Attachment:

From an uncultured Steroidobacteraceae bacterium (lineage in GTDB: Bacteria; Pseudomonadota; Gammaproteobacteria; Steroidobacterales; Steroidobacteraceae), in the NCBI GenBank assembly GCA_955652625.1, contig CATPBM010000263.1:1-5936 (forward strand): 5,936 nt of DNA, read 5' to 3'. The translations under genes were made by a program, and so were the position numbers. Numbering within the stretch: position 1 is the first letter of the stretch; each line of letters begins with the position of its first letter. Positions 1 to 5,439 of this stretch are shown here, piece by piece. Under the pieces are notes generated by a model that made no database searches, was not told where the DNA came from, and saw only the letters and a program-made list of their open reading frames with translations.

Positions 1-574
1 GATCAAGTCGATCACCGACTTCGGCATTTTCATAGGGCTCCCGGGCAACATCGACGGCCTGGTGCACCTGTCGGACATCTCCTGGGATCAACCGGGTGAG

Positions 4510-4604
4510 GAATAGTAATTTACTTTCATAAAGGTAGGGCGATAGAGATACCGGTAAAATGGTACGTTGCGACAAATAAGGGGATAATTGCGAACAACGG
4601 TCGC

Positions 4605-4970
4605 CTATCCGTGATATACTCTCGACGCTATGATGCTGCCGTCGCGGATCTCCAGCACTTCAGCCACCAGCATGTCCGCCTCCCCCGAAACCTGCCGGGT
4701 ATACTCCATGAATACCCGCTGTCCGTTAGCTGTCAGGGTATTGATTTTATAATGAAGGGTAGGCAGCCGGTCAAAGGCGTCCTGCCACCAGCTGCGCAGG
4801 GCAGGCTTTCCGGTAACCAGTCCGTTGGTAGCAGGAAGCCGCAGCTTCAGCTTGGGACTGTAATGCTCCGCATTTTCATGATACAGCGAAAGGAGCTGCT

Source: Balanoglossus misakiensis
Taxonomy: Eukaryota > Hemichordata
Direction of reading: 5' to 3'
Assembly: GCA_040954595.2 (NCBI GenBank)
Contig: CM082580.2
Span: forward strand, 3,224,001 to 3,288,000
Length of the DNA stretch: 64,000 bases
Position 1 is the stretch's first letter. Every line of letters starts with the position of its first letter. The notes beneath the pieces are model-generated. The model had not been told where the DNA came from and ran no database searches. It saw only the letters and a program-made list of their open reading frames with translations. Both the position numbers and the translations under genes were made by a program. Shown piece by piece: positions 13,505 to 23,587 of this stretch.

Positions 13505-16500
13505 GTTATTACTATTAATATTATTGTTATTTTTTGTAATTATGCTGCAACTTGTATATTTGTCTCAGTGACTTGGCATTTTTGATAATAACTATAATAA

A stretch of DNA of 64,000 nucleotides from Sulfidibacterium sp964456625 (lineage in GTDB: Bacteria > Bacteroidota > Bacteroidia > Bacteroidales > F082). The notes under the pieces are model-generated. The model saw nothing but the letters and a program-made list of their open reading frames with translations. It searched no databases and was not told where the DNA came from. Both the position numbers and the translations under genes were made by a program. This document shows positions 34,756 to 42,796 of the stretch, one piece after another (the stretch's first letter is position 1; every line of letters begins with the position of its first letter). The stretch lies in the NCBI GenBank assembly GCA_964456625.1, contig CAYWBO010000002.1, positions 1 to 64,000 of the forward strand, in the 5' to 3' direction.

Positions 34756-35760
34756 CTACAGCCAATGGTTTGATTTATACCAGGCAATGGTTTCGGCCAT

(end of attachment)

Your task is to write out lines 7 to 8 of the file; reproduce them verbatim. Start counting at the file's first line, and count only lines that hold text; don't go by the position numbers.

Positions 4605-4970
4605 CTATCCGTGATATACTCTCGACGCTATGATGCTGCCGTCGCGGATCTCCAGCACTTCAGCCACCAGCATGTCCGCCTCCCCCGAAACCTGCCGGGT